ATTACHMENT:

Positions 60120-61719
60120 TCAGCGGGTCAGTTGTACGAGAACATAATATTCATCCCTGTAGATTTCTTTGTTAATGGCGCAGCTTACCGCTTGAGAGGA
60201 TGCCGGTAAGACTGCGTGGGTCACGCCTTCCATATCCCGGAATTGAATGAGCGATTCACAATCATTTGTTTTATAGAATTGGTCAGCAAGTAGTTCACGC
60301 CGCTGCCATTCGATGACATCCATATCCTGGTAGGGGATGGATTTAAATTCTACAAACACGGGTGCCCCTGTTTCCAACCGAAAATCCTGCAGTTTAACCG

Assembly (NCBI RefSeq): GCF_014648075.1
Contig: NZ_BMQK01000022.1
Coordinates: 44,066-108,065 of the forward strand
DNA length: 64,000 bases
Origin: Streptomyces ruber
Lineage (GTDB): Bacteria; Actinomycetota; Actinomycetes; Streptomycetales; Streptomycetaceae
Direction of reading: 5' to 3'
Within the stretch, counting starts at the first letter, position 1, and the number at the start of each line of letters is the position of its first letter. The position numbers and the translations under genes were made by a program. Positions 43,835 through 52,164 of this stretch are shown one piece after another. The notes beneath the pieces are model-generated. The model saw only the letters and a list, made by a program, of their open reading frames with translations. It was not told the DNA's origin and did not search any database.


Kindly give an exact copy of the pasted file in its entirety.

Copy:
Positions 60120-61719
60120 TCAGCGGGTCAGTTGTACGAGAACATAATATTCATCCCTGTAGATTTCTTTGTTAATGGCGCAGCTTACCGCTTGAGAGGA
60201 TGCCGGTAAGACTGCGTGGGTCACGCCTTCCATATCCCGGAATTGAATGAGCGATTCACAATCATTTGTTTTATAGAATTGGTCAGCAAGTAGTTCACGC
60301 CGCTGCCATTCGATGACATCCATATCCTGGTAGGGGATGGATTTAAATTCTACAAACACGGGTGCCCCTGTTTCCAACCGAAAATCCTGCAGTTTAACCG

Assembly (NCBI RefSeq): GCF_014648075.1
Contig: NZ_BMQK01000022.1
Coordinates: 44,066-108,065 of the forward strand
DNA length: 64,000 bases
Origin: Streptomyces ruber
Lineage (GTDB): Bacteria; Actinomycetota; Actinomycetes; Streptomycetales; Streptomycetaceae
Direction of reading: 5' to 3'
Within the stretch, counting starts at the first letter, position 1, and the number at the start of each line of letters is the position of its first letter. The position numbers and the translations under genes were made by a program. Positions 43,835 through 52,164 of this stretch are shown one piece after another. The notes beneath the pieces are model-generated. The model saw only the letters and a list, made by a program, of their open reading frames with translations. It was not told the DNA's origin and did not search any database.